Big Data is typically explained via 3Vs – Volume (2.5 Quintillion Bytes of data are estimated to be created every day), Variety (data from all possible source from structured to unstructured) and Velocity (tremendous speed of generating data due to increasing digitization of society).
Organizations using Big Data tend to have a better understanding of their customers, products, operations and competitors to drive innovation (new products and services), operational efficiencies, customer delight, increased revenue and low costs.
However, unlike what all the Big Data Proponents who might want you to believe-you should NOT be obsessed with volume, or variety or velocity of data- it is rather important to focus on the, the VALUE that you can derive from the data acquired. It can help you make the best business decisions, draw the right information at the right time.
‘Smart’ Data Analytics involves bringing together the power of data visualization and predictive analytics to derive actionable data-driven insights which can leverage the existing data/information captured by the business.
So, how is “Smart” Data Analytics different from Big-Data Analytics?
This is Step 1.0 of your Data Analytics Journey before you go ahead and make the Big-Data investments.
For beginners , this approach recommends mining through and deriving actionable insights from the data that you already have in your organization across the ERP, Point of sale or multiple other systems.
Don’t get me wrong – as you move up the analytics maturity curve:
- You will need to invest in an Enterprise-wide Data warehouse and address any data quality issues – but, “poor data quality” is not a show stopper for deriving data based insights for your business today!
- You can potentially go ahead and invest in capturing more data about your customers across social media platforms etc. to get better insights – but this is beneficial only after you’ve already made best use of the information you already have about your customers.
Another difference would be, Big Data Analytics Platforms will help you mine through the data faster via parallel processing – however if you’re not making use of that information in real-time it will not create any incremental benefit.
For example: As an insurance company, if you mine through all customer data to determine the optimal premium to be quoted for the insurance policy for customer X, and then send out an email or mailer to this effect to him, it doesn’t matter whether you arrived at this answer in micro-seconds or couple of seconds. It will however make a difference if you wanted to share this optimal price information with the customer in real-time while he was filling up your application form online. It works too…
How exactly will “Smart” Data Analytics help you?
- It will help you move from a retroactive and intuitive decision-making process to a proactive data-driven one.
- It will help you become an information-led organization and sharpen your competitive edge.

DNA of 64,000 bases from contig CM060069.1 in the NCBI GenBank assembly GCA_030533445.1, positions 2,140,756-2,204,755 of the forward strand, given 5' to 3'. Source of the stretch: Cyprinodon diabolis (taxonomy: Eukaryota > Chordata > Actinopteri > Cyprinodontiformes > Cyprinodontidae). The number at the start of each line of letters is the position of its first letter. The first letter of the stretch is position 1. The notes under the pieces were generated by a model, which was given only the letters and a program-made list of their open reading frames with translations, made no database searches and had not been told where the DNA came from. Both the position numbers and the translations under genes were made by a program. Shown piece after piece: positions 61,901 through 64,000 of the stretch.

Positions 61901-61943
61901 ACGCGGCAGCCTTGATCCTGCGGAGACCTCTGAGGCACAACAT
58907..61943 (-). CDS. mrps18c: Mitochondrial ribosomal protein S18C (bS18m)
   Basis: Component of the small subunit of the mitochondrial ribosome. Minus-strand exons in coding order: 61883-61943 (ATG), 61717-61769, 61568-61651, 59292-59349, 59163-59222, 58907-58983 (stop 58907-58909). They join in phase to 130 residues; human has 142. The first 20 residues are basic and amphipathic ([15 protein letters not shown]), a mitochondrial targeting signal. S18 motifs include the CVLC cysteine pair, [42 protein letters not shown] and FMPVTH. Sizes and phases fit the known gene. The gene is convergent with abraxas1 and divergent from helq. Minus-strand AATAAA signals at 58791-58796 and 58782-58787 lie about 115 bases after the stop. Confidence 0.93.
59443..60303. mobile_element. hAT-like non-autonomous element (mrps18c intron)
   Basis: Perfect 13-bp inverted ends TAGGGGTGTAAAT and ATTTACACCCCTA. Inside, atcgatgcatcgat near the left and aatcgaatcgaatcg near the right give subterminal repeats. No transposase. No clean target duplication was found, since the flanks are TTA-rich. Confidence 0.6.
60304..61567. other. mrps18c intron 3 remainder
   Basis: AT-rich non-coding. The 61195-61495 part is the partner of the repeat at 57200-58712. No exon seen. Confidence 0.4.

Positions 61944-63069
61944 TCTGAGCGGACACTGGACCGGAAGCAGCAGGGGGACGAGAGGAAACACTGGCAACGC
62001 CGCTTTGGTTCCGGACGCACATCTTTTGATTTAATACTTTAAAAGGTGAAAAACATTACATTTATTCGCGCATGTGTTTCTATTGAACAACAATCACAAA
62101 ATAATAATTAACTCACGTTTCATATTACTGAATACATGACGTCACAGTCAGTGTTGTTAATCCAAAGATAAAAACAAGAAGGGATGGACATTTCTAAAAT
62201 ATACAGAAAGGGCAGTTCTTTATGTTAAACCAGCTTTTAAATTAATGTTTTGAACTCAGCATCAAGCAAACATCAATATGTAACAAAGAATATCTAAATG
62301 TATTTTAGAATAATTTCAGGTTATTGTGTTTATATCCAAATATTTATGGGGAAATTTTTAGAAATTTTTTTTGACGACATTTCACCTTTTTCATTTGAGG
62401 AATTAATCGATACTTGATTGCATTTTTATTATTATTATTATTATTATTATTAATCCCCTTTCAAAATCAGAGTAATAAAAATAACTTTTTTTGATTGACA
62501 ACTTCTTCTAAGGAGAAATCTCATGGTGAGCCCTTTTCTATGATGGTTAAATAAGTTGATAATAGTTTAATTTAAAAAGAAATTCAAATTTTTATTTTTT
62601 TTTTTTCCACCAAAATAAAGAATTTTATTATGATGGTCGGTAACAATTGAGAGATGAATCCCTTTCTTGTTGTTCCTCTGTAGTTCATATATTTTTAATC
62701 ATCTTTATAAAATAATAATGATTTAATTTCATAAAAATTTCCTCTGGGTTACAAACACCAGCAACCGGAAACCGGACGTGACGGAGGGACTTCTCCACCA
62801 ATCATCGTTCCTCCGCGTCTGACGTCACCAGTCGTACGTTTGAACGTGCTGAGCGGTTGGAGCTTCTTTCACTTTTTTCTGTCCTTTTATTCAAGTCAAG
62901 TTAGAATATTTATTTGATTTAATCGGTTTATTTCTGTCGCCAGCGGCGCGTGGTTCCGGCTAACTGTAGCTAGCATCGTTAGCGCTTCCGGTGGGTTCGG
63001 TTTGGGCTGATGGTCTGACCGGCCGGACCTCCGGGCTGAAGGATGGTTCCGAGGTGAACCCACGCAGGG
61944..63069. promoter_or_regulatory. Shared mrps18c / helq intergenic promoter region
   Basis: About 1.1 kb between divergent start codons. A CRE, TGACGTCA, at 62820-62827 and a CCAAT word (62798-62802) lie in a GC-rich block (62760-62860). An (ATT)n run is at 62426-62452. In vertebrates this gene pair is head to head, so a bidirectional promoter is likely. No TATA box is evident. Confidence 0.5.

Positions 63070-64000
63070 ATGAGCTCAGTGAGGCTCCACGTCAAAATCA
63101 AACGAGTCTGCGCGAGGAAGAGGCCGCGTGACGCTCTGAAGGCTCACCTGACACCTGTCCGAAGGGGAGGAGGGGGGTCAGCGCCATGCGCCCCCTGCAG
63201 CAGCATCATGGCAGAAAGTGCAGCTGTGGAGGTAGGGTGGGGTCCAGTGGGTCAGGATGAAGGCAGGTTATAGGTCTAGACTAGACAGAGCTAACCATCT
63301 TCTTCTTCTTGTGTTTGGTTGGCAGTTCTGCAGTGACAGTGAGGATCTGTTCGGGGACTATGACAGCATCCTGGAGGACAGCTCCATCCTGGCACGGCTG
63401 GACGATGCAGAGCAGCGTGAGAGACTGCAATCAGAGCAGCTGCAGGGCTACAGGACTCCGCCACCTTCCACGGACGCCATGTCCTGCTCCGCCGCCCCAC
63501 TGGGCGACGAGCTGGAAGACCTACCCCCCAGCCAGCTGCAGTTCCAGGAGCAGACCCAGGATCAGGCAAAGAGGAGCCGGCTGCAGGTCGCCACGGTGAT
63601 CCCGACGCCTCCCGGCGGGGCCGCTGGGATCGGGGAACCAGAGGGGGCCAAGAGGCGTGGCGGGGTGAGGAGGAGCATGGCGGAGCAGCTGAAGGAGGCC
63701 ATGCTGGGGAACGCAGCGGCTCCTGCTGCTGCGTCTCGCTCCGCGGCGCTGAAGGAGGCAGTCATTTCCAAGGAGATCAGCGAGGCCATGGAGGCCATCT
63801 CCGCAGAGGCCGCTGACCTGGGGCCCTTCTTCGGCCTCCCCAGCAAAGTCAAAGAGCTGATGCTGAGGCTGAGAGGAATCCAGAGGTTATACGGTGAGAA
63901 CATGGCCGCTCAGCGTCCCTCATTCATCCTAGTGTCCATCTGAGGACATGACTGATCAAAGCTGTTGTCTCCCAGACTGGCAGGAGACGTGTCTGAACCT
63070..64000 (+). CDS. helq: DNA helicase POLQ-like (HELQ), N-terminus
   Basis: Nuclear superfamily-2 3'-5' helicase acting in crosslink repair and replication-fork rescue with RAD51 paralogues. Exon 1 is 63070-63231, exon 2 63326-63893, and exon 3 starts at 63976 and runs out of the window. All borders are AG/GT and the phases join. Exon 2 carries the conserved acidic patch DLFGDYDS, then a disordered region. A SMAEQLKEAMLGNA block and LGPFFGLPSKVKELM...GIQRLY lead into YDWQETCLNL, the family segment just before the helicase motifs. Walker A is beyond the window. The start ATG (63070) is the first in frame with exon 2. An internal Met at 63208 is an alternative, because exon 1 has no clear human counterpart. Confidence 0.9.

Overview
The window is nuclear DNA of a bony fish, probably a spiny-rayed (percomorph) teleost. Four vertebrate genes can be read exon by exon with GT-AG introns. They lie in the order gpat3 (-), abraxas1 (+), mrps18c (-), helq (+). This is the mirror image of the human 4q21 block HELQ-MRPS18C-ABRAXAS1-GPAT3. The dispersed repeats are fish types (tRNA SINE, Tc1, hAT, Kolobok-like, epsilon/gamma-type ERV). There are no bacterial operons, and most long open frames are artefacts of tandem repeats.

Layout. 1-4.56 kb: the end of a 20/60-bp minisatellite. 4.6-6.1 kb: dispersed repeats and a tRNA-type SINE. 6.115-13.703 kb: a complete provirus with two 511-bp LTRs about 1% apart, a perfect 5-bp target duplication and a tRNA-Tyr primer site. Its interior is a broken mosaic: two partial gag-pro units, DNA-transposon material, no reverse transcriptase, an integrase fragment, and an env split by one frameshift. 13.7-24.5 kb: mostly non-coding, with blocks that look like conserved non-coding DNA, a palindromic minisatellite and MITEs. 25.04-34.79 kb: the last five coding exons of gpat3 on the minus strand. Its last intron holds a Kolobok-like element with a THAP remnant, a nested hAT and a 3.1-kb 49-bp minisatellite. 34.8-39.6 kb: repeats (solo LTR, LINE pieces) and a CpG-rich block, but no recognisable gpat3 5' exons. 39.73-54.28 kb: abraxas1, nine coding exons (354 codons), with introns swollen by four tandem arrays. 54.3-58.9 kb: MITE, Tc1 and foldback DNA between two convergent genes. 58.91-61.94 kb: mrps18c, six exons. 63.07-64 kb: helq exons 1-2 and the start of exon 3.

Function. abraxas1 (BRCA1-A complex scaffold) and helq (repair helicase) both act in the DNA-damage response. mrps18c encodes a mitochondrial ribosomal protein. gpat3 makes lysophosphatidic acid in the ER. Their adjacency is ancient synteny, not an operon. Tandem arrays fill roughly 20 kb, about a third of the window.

Thus, helping you to deliver benefits including : attracting more valuable and loyal customers, charging prices closer to the market rate, ensuring more focused and relevant marketing campaigns, running more-efficient and less-risky supply chains, ensuring the best product or service quality levels, ensuring highly individualized customer service and guaranteeing a deep understanding of how process performance drives financial performance.
How can you bring in “Smart” Data Analytics to your organization?
- Define key business areas where you’d like to improve decision-making.
- Work with an analytics partner for 2-3 Pilot engagements across the identified business areas to experience first-hand the “value” that can be delivered for your business via analytics.
- Finalize your analytics strategy (in-house capability development or working with analytics partners or mix of in-house and analytics partners) basis the “value” delivered in the Pilot engagement.
- Prioritize and roll-out analytics solutions across business processes basis ‘potential value’. Solutions include visualization dashboards to provide insights into business operations, predictive models to optimize decision making and prescriptive analytics solutions to reduce time to respond to customer actions and standardize best practices across the organization.
- Ensure executive sponsorship of the initiative to drive analytics adoption across the organization.
- Continuous monitoring of ROI from analytics will help streamline the analytics strategy.
What’s the way forward?
It is expected that most CXOs should do a balancing act between investments for future (Big Data Analytics) and deriving value from data today (invest in ‘Smart’ Data Analytics). However, as they progress through the year, one additional item that is expected to move up on their priority list will be creating an analytics culture in the organization. To derive the maximum insights from data and leverage it to optimize decision making across strategic — operational — tactical level would require focused change management efforts along with strong and sustained top-down sponsorship. This will become the key for maximizing the ROI from ‘Smart’ data analytics, and will help build the right business case for future investments by organizations in Big Data tools/technologies.